So as you can see, I'm confused, because in my mind, from the stationary observer's perspective, the light should reach the rear mirror first, and it should get back to the captain first. But this leads to all sorts of problems, so it must be wrong. I just don't know how.

    If someone could point out my error I would probably feel like an idiot, but I would also appreciate it. So, anybody, where's my mistake?

    Thanks
     
    Last edited: Sep 12, 2013
  6. Sep 12, 2013 #5

    Nugatory

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    In this case, you're overlooking the relativity of simultaneity. The two events "light reflected from rear mirror when rear clock read T" and "light reflected from side mirror when side clock read T" happen at the same time T for the shipboard observers. However, they're not simultaneous for the planetary observer. One of them happens at time T1 according to his clock, the other happens at time T2 according to his clock, and neither T1 nor T2 is equal to T.

    Don't just handwave the distance traveled on the two paths, calculate it. It will come out the same. However, that's very much the hard way of doing this problem, because it's so much easier to solve the problem in the ship frame and then transform into the planet frame:

    Assume the ship is moving at .6c and is one light-second long (according to the crew). Now we have four relevant events. Using the coordinate system in which the ship is at rest and the captain is at the origin, we have four events:
    (t=,0,x=0,y=0): The flash is emitted
    (t=1,x=0,y=1): Light signal reaches side mirror and is reflected
    (t=1,x=-1,y=0): Light signal reaches rear mirror and is reflected
    (t=2,x=0,y=0): Reflected light signals reach captain

    Hit each of these with the Lorentz transforms and you'll get the coordinates of these events using a coordinate system in which the planet is at rest.
     
  7. Sep 12, 2013 #6

    ghwellsjr

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    There's no disagreement because you didn't ask that question. You asked:
    My answer was "No" in perfect agreement with Nugatory's answer:
    Nugatory also addressed the question that you did not ask and which I did not address, so again, there's no disagreement.

    Yes, and that is what Nugatory said. How could it be otherwise?

    You seem to have forgotten that you stated that "All the clocks are synchronized." That means that before the "real" experiment is performed, an identical experiment was repeated and the two crew members' clocks are adjusted until they read the same so that when the experiment is performed "for real" they again read the same.

    I made an animation that shows the captain with a circle of mirrors all around him, not just one behind him and one above him but hopefully it will make sense to you:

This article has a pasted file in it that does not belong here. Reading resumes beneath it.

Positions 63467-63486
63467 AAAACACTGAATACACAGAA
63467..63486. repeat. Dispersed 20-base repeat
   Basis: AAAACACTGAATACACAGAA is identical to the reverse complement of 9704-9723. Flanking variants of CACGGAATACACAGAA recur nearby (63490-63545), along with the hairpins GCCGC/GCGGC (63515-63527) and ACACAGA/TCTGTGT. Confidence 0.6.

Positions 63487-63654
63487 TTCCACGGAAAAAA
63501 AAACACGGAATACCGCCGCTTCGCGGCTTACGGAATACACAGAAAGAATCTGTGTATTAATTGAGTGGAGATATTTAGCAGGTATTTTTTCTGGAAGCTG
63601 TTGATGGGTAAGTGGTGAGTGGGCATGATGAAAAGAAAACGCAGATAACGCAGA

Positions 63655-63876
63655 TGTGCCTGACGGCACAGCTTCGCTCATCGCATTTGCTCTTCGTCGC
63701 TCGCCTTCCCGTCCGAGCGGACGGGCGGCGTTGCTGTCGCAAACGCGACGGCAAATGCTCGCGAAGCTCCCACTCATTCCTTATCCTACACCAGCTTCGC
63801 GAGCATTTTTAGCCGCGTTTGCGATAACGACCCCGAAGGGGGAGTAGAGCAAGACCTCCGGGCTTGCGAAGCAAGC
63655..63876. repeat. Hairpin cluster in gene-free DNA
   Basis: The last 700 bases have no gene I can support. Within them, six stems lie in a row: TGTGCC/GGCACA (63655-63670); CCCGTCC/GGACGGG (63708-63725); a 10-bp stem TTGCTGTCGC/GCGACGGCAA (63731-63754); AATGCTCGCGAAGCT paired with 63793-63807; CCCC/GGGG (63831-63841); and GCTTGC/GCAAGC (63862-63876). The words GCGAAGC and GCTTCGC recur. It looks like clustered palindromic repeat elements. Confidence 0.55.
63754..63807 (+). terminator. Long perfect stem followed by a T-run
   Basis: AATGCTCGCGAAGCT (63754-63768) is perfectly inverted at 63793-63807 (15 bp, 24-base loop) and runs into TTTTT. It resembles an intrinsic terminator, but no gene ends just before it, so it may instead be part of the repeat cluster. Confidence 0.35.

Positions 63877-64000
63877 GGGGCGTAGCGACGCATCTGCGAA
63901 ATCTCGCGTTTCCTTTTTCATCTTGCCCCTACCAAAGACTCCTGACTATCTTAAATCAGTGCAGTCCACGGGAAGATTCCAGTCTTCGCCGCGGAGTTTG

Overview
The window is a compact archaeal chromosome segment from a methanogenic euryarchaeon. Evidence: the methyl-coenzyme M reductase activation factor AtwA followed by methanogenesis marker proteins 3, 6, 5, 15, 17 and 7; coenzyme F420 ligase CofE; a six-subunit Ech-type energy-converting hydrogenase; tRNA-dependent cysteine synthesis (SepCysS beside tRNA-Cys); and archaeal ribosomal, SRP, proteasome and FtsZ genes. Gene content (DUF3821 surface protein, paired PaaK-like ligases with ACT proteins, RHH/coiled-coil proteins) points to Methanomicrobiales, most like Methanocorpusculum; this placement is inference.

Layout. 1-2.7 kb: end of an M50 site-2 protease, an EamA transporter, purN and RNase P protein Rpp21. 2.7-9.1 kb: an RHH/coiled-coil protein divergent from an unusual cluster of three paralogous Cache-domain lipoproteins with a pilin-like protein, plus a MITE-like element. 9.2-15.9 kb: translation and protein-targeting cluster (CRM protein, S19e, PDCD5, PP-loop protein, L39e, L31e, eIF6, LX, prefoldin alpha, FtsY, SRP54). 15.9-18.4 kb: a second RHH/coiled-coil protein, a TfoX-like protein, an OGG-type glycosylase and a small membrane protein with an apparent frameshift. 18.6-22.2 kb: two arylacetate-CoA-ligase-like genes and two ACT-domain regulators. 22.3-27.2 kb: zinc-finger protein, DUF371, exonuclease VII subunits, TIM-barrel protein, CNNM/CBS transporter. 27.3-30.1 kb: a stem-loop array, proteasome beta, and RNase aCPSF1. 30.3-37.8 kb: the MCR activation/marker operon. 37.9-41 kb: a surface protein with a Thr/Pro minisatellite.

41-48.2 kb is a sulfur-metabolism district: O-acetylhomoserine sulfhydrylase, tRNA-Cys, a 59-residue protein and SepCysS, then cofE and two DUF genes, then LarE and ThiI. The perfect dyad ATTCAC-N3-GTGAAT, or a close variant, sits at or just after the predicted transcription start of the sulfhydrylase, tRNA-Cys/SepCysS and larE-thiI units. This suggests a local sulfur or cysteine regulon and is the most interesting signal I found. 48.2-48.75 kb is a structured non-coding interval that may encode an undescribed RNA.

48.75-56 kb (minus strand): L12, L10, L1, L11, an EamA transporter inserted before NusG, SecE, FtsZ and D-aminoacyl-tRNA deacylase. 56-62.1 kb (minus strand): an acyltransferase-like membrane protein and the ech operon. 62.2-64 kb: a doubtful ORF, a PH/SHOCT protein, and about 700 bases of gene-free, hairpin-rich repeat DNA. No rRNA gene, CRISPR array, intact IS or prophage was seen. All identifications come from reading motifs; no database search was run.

https://www.youtube.com/watch?v=S7r5GeIfZas ​

    This is from a thread called "A graphical explanation of Special Relativity".
     
  8. Sep 12, 2013 #7

    Dale

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    There was no disagreement. You just misread.

    I agree very strongly with Nugatory's recommendation to actually work through the math. Even if you don't "get it" that way you will at least become confident that there are no contradictions.
     
  9. Sep 12, 2013 #8
    Nutgatory, thanks for responding again, and I'm sorry, but I'm still not getting this. When I dig a logical hole, I dig it deep. But as they say, when you're stuck in a hole the first thing to do is stop digging, so that's what I'm trying to do here.

    I thought that I had a grasp on simultaneity, Lorentz transformations, and what each observer sees from their own inertial frame, but I'm still stuck. I understand that due to simultaneity the stationary observer sees the events happen in a different order than the crew on the ship does, I also realize that the stationary observer's clock is running at a different rate than the ones on the ship. But what I don't understand is that from the stationary observer's perspective the clocks on the ship must be running at different rates relative to each other. The captain's clock, and the crew member's clock in the rear of the ship, must appear to be running faster than the crew member's clock at the top of the ship. This has to be true if the stationary observer is to see their clocks as reading the same time when the light reaches them. He should see these things happen in a different order than the crew on the ship, but he should still see the shipboard clocks read the same time when the light reaches them. Which I can't find a way to account for. I know this sounds confusing, so let me try to simplify this, and not get sloppy again.

    Let's say that the stationary observer has a powerful camera, such that he can take a picture of the ship as it passes, and let's say that he takes a picture at the exact time that the captain flashes the light, and also that this picture shows that all of the shipboard clocks show exactly the same time. We also know that from the crew members' perspectives' the light will reach their mirrors at exactly the same time. Let's call this time T1. This is the time that all the shipboard clocks will say that the light hit the mirrors.

    Now let's say that our stationary observer takes another picture the instant that he sees the light reach the rear mirror. In this picture the captain's clock and the crew member in the rear's clock should read the same time, the aforementioned T1, because that's the time they all agree that the light hit the mirrors, but from the stationary observer's perspective the light hasn't reached the crew member's mirror at the top yet, so his clock hasn't reached T1. This must be true if the crew member's are correct when they say that the light reached each of their mirror's at T1. In the second picture, the clocks at the front and back have reached T1, but the crew member's at the top hasn't. We know that this is true, because we know that from the stationary observer's perspective, the light hasn't reached him yet. So from the stationary observer's perspective the clock at the top is running slower than the other two. The same thing happens on the reflection back from the mirrors.